6.) Speaking of SEAD or the lack thereof, there are credible reports of 3 x RU Su-25s being downed in the previous two days. These have been shown on video and via images taken on the ground. Reportedly, these aircraft have predominantly been neutralized by UA MANPADS teams. As has been mentioned, MANPADS will continue to be a thorn in the side of Russian aircraft flying at low altitude, just as the ATGMs will be for Russian armor.
7.) Based on the situation in southern Ukraine, it looks like some manner of amphibious assault IVO Odessa is increasingly likely, as RU forces attempt to deny UA access to seaports. Russia already controls virtually all the coastal areas along the Sea of Azov and, of course, Crimea. There’s a great deal of fighting in Mykolaiv west of the recently fallen Kherson and east of Odessa. Reports are that UA forces have at least one bridge in Mykolaiv rigged for destruction, which should slow efforts. But there is renewed focus on the south, as RU forces are having a somewhat easier time getting resupply.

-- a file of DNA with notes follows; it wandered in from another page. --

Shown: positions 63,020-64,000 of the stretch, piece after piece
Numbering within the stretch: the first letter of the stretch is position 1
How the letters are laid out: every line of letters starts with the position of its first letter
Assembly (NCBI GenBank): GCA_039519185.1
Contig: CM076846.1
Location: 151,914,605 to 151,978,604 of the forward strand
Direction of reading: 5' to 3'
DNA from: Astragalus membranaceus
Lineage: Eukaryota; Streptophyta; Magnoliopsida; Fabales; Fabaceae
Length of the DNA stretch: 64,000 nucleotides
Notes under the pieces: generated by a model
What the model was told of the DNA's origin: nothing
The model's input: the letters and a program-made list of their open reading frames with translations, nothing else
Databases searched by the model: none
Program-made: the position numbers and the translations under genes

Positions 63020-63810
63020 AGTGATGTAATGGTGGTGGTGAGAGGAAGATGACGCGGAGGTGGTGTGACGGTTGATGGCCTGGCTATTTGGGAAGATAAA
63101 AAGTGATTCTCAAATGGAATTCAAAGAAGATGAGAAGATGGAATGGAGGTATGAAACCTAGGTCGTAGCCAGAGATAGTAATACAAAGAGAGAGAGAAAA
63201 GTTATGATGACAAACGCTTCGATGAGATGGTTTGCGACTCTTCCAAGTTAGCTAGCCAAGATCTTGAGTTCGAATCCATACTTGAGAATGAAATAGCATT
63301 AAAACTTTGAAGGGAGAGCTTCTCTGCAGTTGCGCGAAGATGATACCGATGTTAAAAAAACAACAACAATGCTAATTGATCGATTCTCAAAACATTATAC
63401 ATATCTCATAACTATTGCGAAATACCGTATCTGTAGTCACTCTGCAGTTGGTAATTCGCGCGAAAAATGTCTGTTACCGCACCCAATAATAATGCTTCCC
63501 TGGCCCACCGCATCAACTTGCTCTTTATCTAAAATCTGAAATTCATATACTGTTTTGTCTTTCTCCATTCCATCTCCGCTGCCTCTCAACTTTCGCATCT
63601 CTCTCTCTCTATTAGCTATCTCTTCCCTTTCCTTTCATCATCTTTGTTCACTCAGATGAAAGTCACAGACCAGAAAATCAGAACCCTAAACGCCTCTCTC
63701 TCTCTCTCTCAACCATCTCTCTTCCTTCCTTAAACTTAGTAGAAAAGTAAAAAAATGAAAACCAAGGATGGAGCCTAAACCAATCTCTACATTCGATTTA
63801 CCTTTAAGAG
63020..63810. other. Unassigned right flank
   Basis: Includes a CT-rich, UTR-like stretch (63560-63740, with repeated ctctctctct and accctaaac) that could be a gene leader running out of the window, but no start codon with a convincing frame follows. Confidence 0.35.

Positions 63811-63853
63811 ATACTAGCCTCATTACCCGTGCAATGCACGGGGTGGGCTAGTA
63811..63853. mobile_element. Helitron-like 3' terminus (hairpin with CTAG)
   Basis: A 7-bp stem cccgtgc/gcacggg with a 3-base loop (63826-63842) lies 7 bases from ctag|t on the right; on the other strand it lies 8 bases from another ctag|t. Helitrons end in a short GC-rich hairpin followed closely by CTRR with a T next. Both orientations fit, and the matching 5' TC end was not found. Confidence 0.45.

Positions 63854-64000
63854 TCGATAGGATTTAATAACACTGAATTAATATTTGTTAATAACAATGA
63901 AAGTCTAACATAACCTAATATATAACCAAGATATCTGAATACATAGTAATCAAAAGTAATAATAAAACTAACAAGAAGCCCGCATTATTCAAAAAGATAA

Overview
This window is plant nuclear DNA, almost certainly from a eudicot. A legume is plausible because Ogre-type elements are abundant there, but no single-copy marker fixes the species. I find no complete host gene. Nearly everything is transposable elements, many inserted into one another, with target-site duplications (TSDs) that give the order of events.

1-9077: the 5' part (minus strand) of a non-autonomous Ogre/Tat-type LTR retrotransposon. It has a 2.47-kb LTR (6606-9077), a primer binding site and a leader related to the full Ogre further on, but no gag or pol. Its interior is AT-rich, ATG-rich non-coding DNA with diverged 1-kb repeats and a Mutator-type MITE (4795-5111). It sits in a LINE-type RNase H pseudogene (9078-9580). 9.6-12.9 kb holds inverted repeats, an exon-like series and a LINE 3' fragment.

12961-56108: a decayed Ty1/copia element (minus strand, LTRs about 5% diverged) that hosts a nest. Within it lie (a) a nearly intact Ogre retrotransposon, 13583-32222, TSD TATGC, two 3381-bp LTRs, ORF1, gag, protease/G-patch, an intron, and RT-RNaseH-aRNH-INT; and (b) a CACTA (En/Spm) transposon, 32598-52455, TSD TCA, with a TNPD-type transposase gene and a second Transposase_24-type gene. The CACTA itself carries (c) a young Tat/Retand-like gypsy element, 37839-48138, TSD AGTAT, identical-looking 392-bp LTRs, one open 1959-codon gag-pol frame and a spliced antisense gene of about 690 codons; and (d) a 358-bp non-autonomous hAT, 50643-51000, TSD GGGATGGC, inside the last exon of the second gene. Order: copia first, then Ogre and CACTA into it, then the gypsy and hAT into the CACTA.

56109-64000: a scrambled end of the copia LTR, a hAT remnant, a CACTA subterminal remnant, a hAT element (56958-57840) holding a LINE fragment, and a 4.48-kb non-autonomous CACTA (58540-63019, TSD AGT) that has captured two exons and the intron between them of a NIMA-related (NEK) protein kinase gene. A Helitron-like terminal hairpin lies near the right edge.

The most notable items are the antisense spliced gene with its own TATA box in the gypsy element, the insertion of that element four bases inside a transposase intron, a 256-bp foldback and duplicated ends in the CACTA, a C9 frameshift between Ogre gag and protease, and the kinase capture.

8.) New reporting suggests that the deputy commander of the 41st Combined Arms Army, Major General Andrei Sukhovetsky, was killed by sniper fire. Other commanders have also reportedly been killed after moving closer to the front lines, likely because of an inability to coordinate movement among subordinate units.
9.) In a call with Chancellor Sholz, President Putin denied that RU forces have bombed or otherwise struck Ukrainian cities, saying that it was “gross propaganda fakes.”
10.) The new Russian legislation regarding “fake news” has resulted in the BBC “temporarily suspending” all journalists’ work in Russia. Russia has also reportedly blocked Facebook and has “restricted access to Twitter,” which means those sites are now much more difficult (but not impossible) to access from that country. Russian state media, however, appears to still be tweeting.
11.) The S&P 500 Stock Index is reportedly removing all RU companies prior to 09 March 2022 reopening.
12.) There’s a video showing three Ukrainian civilians making off with a 2B11 120mm heavy mortar being towed behind a motorcycle. They appear very pleased with themselves.
More tomorrow. I’m going to enjoy some rare socialization during which I will speak, with words, to other human beings tonight. As always I reserve the right to be an intel weenie if breaking and significant news is to be reported. Thank you for reading.